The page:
Phil McCormick transforms to find success on the mound

Saturday, May 16, 2009 | 7:31 p.m. CDT; updated 11:44 p.m. CDT, Wednesday, April 14, 2010

COLUMBIA — When Missouri relief pitcher Phil McCormick was told he wouldn't be on the travel roster for the Tigers' week-long road trip to begin the season, he knew things had to change.


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McCormick, a redshirt sophomore, decided to make his delivery so funky that hitters would have difficulty adjusting to it. So weird that they would have to work to see the pitches coming out of his hand. 

With each pitch, McCormick drew his arm behind his head then snapped it sideways to deliver the ball at a strange angle to the plate. When his arm dropped down from behind his head mid-delivery, it looked like he was swinging a bat with one arm.

"I'm pretty sure the last time I threw a pitch like that was Little League," McCormick said.

Saturday night, Missouri beat Cal. St.-Bakersfield 4-2.  The Tigers scored two runs in the third and fifth innings and, with good pitching, beat the Roadrunners.

McCormick was called on in the eighth inning with the Tigers leading 4-1 over CSUB with runners on first and second. The Roadrunners on the bench had their hats turned inside out hoping for a rally. McCormick struck out first baseman Richard Escalera and outfielder Mick Gaston to strand two runners.

"They wanted a double play but I was lucky enough to get them to swing and miss," McCormick said.

For his entire pitching career, McCormick had always been a traditional pitcher. But when college teams scored runs every time he threw and the coaching staff didn't feel like he deserved to travel with the team, he was disappointed and frustrated.

"Dropping down is as close to a last ditch effort to get him on the field," coach Tim Jamieson said. "It was really something he took ownership of."

So while most of the team was in Arizona, McCormick went to work changing something he had been doing the same way since he was in Little League. Pitching coach Tony Vitello told McCormick to work on it without pitching off a mound but McCormick was so happy with the results after a week of doing it that he pitched off a mound defying orders and even recorded video evidence of it and tried to send it to Vitello.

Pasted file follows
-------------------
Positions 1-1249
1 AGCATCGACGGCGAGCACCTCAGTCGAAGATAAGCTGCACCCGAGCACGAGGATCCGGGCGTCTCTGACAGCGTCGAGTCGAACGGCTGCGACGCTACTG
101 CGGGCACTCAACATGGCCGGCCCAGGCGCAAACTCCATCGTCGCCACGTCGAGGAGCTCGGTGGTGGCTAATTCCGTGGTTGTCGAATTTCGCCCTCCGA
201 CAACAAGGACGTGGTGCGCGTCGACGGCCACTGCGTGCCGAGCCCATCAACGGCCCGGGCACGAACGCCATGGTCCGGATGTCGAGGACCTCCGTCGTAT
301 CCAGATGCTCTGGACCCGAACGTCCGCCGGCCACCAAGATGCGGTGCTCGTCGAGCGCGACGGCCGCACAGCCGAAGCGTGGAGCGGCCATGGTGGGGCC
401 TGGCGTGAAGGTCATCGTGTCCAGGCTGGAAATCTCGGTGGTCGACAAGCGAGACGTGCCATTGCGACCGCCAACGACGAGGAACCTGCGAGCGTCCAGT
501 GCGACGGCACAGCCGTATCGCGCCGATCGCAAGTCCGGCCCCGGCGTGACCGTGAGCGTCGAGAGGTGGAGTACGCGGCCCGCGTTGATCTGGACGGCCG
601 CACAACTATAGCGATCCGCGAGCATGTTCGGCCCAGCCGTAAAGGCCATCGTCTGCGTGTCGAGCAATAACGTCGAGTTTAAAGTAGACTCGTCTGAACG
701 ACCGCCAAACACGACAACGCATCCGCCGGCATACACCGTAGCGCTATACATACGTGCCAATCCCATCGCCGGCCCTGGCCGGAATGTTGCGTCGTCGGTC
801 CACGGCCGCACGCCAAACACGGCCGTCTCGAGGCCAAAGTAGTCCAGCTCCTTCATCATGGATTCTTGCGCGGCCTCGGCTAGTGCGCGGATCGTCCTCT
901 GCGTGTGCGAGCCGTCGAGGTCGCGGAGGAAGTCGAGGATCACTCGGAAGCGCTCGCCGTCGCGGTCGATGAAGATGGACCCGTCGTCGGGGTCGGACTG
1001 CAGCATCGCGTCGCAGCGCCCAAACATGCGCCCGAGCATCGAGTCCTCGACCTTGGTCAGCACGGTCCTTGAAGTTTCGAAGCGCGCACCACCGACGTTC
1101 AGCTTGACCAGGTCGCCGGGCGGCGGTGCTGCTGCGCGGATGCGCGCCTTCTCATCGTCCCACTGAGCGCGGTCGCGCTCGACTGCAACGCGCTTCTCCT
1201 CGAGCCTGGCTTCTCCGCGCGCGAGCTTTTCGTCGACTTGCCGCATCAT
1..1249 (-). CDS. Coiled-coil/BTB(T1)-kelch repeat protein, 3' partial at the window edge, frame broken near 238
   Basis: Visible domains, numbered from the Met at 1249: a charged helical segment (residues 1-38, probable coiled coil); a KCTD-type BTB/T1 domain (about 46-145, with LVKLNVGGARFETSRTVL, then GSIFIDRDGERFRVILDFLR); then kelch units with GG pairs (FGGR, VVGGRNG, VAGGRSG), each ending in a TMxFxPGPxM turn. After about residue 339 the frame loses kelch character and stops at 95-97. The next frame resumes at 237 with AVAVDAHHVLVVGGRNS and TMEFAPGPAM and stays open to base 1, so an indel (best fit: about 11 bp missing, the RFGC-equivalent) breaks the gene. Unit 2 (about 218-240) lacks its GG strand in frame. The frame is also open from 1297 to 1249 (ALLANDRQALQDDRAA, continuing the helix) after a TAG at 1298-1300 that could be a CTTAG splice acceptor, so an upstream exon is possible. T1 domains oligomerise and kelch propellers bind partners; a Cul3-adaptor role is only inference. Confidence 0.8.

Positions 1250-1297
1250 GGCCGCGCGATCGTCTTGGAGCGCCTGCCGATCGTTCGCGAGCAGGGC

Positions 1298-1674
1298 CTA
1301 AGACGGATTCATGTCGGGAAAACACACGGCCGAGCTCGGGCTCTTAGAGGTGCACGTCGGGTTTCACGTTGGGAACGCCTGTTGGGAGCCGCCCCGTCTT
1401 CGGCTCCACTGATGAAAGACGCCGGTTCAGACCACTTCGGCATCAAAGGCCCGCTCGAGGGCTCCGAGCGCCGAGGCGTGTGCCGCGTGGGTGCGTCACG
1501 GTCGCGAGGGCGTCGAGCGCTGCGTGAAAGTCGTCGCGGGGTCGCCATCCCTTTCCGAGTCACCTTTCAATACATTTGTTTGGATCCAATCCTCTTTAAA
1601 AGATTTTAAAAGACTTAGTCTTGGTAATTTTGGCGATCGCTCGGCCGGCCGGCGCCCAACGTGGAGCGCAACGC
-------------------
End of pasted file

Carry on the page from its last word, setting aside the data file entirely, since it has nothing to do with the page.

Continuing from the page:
"I really wanted to see what I could do," McCormick said.  "I had to defy him a little bit and he was really excited to see it but I couldn't send it via e-mail. I noticed the difference right away the next week when I got to throw against hitters and they couldn't hit the ball."

Last Sunday, after closer Brad Buehler allowed a game-tying grand slam to Kansas,  Jamieson called on McCormick to escape the ninth inning with the score still tied. The Jayhawks had runners on first and third with one out and McCormick's heart started pounding as he jogged in from the left-field bullpen.

"There's a guy who Kansas University probably didn't know who that was and he's been here for three years," Vitello said.

McCormick struck out Jason Brunansky on three pitches and then got James Stanfield to line out to outfielder Ryan Lollis. 

"I just wanted to be on the mound here at Missouri," McCormick said. "I was willing to do anything to do it."

Missouri outfielder Ryan Lollis robbed Escalera of a home run in the second inning by jumping up against the wall. 

"I guess it would have been a home run," Lollis said. "I just jumped and caught it. It sets the tone and it carries on for the rest of the game."

 Missouri (31-23) closer Brad Buehler loaded the bases in the ninth and allowed a run to score on a wild pitch while the tying run advanced to second base before getting a strikeout to end the game.

Senior third baseman Kyle Mach extended his career-best hitting streak to 14 games. Mach went 3-for-4 with two RBIs.

 The Tigers host the Roadrunners in the regular season home finale at 1 p.m. Sunday at Taylor Stadium. The Big 12 conference tournament starts on Wednesday in Oklahoma City.




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